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It comes as one of the UK's biggest trade unions warned at the weekend that over £6.6bn needs to be committed over the next six years to save over 30,000 Scots oil and gas jobs by the end of the decade having hit out at Labour's policy of banning new licences for oil and gas projects in the North Sea following concerns over major job losses by 2030.

The biggest union backer of Labour is pushing Labour, the favourites to win any forthcoming General Election, to commit to its radical plan to spend £1.1bn a year over the next six years in investment in Scotland to create the transition from oil and gas to renewables - which she says will save 30,000 jobs and create 6,000 more by 2030.

Research from last year shows that of 154,000 UK jobs in offshore energy including oil, gas and renewables more than half (79,000) were in Scotland.

An Offshore Energy UK trade association industry analysis says that of £200bn that could be invested in oil, gas, wind, hydrogen, carbon capture and storage projects this decade - some £160bn still remains unspent.

And they say it could grow much more in the 2030s and approach £450bn by 2040.

But they say that "challenges holding this back are growing".

They warn that any windfall taxes on profits make it "very difficult to plan investments and raise finance".

The windfall tax on oil and gas companies was extended by a year in March - until March 2029.

The Energy Profits Levy, introduced as a response to soaring profits in May 2022, raised £2.6bn, external in its first year. When introduced by Prime Minister Rishi Sunak when he was chancellor in May, 2022, it was at 25%. It was increased to 35% in January.

BP made $13.8bn (£11bn) in 2023, down from the record $27.7bn in 2022. and Shell profits were $28.2bn (£22.3bn) in 2023, down from $39.9bn in 2022 - the highest earnings in its 115-year history.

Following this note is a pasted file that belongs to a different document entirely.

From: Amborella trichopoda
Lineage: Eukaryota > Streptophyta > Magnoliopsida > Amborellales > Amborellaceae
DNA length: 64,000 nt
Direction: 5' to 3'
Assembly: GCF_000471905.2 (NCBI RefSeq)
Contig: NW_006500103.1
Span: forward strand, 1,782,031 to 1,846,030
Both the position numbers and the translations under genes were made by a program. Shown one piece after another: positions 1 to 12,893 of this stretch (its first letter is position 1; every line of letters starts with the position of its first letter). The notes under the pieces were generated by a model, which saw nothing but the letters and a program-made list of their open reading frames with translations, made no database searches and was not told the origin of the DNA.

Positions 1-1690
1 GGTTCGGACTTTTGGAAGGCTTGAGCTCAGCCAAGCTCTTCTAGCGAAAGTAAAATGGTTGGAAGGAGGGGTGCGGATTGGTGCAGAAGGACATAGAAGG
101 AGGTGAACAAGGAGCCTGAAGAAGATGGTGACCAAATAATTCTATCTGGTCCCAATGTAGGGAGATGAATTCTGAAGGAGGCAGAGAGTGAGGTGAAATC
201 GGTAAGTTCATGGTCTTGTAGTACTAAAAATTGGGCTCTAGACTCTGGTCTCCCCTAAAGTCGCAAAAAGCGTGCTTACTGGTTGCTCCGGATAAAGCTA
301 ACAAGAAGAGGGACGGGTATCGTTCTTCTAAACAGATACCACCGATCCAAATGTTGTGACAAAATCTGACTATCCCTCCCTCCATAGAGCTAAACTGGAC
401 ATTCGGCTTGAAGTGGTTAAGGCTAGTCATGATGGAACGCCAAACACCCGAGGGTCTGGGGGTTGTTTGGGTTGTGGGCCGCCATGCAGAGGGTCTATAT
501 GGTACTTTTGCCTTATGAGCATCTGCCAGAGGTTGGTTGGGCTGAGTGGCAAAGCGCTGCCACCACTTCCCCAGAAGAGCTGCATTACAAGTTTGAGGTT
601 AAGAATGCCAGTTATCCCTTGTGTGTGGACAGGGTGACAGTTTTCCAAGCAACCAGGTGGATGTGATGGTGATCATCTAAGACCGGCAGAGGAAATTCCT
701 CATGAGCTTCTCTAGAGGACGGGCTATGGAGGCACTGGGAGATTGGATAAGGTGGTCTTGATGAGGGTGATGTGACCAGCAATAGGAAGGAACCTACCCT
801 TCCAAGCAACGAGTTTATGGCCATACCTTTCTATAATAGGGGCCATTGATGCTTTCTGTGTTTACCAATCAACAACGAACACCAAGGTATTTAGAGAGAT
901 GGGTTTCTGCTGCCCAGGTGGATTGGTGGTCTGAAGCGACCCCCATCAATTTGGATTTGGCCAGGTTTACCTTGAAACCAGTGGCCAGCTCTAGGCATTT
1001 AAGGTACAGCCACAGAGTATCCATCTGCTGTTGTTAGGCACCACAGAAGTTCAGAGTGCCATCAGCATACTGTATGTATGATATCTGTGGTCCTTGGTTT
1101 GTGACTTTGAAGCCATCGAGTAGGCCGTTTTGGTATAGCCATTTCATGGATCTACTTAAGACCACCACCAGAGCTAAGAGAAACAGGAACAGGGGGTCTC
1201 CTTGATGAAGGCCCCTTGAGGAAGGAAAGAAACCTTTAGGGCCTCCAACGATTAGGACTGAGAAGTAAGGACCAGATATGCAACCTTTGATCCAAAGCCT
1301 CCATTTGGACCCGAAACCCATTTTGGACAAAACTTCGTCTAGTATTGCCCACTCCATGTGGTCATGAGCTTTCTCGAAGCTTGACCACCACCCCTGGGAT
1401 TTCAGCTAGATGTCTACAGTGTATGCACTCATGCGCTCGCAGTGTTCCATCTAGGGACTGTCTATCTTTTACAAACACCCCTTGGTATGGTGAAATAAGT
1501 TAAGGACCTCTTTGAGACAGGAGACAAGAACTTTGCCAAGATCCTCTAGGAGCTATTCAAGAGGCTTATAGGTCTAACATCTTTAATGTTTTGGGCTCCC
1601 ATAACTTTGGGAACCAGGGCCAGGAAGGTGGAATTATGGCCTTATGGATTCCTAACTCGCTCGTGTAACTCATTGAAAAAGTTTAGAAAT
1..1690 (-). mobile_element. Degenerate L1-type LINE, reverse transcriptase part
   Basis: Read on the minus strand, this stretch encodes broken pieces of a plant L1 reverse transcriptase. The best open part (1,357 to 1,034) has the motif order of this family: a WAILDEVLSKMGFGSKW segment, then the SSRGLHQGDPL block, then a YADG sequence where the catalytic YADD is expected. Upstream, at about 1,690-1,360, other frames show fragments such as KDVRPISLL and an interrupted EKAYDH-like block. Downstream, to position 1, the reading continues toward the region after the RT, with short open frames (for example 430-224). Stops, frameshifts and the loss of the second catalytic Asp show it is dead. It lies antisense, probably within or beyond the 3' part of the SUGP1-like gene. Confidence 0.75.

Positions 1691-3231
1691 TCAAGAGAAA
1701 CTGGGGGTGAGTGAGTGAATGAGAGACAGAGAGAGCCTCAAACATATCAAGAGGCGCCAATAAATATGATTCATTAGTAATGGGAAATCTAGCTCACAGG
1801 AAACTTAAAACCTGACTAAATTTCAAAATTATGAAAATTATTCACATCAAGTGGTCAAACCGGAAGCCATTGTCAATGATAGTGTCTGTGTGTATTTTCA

The Herald:

Imogen Dow, Friends of the Earth Scotland head of campaigns said: “Failing to take action on climate change was instrumental in the downfall of Humza Yousaf, so John Swinney’s team must listen to what the public want and get Scotland back on track to meet our climate commitments and bring down pollution in this crucial decade.

“Strong climate action that cuts fossil fuel use such as improving public transport, ensuring homes are well insulated and creating green jobs is popular, necessary and will improve people’s lives. Politicians should be sitting down with affected workers and communities to hear about their needs, to discuss a jobs guarantee as well as investing in a fully renewable energy system run in the public interest.”

“The public recognise that oil and gas companies are only interested in their profits and, unless they are stopped, will destroy our only home by continuing to drill for new fossil fuels. Oil industry bosses have proved time and again that they cannot be trusted whether that is in delaying the energy transition, ripping off households in their energy bills or lying about climate breakdown.”

A Scottish Government spokesman said: “The Scottish Government is fully committed to a just transition to a climate resilient and net zero Scotland by 2045 and the energy transition presents one of the greatest economic and social opportunities of our time.

“The Scottish Government’s focus is on meeting the country’s energy security needs, reducing emissions and delivering affordable energy supplies, whilst ensuring a just transition for the oil and gas workforce to a net-zero future as North Sea resources decline.

“Our draft Energy Strategy and Just Transition Plan sets out a clear pathway to deliver on global climate commitments, achieve economic growth and a just transition that capitalises on the era defining opportunities that lie ahead. A finalised position is due to be published by the summer.”